Bangor High Street & Clock

Hotels in Bangor, Wales

Where to Stay in Bangor

The tiny university town of Bangor in North Wales has a large population of Welsh speakers and an equally massive crowd of college students. Without the university buzz, Bangor can be best described as a gateway town to Anglesey and Snowdonia, and if you decide to cross the Irish Sea via ferry, to Dublin in Ireland.

Bangor University, one of the best in Wales, was established 12 centuries later when St. Deiniol put up a Celtic monastery in 6th century which later became a cathedral at the saint’s consecration. This makes Bangor’s unassuming cathedral the oldest continuously occupied cathedral site in the United Kingdom. It continues to serve as a major tourist draw along with the Norman Penrhyn Castle close to the harbour. Between the two, there’s a golf club if you are up for a game. The harbour is also a great place to book an ocean view bed and breakfast in Bangor, Wales to feast on fresh seafood daily.

Book accommodation in Bangor Online

As can be expected of a university town, a plethora of accommodation in Bangor, Wales that you can book online; as well as comforts and conveniences aimed at the student population make it easy for travellers on onward destinations to stop here for a while. The pub culture here is more than lively, as is the music scene. If you are passing by on a weekend during the term, be sure to catch classical and electroacoustic music first before moving on. Come in mid-March and you can even treat yourself to a weeklong Music Festival held in collaboration with the university’s School of Music.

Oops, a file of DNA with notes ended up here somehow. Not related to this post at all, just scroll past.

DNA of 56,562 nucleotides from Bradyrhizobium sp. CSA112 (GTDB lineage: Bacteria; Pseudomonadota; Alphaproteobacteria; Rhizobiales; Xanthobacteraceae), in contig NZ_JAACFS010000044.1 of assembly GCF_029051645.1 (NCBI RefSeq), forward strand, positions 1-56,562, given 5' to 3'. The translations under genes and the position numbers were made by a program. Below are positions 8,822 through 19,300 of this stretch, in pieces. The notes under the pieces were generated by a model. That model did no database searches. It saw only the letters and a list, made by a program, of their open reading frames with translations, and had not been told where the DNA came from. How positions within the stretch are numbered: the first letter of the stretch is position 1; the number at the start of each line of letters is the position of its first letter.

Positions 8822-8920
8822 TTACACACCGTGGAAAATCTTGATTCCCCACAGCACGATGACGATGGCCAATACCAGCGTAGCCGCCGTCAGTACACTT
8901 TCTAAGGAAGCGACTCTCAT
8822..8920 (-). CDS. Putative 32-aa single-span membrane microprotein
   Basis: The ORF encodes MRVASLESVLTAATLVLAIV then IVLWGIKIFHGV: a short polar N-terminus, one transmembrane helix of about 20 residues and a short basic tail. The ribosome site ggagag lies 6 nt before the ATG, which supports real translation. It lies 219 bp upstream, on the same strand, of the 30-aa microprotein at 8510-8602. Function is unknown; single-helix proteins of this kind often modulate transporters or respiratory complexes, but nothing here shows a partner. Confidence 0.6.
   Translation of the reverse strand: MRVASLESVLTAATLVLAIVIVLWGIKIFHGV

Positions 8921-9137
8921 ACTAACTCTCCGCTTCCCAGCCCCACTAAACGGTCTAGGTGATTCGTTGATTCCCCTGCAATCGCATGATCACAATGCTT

Stay in Bangor for Day Trips to Anglesey and Snowdonia

If you are an outdoor enthusiast, however, you need not look further. Bangor entices visitors with sunset sailing on the Menai Strait from where you can see a tiara of hotels in Bangor, Wales. There is also vigorous hiking – and Bronze Age poetry and music in Welsh – to be had in the slopes of Snowdonia’s fifteen 3,000-foot summits, as well as fishing or crabbing right off its Victorian Pier.

Even more enticing is Bangor’s proximity to the most ‘authentic’ of Welsh destinations, the isle of Anglesey just 30 minutes to the west. Most of the isle’s coastline is designated an Area of Outstanding Natural Beauty, while farther inland is the largest concentration of ancient sites in Wales, and among them, an unmarked residence of the current Duke and Duchess of Cambridge.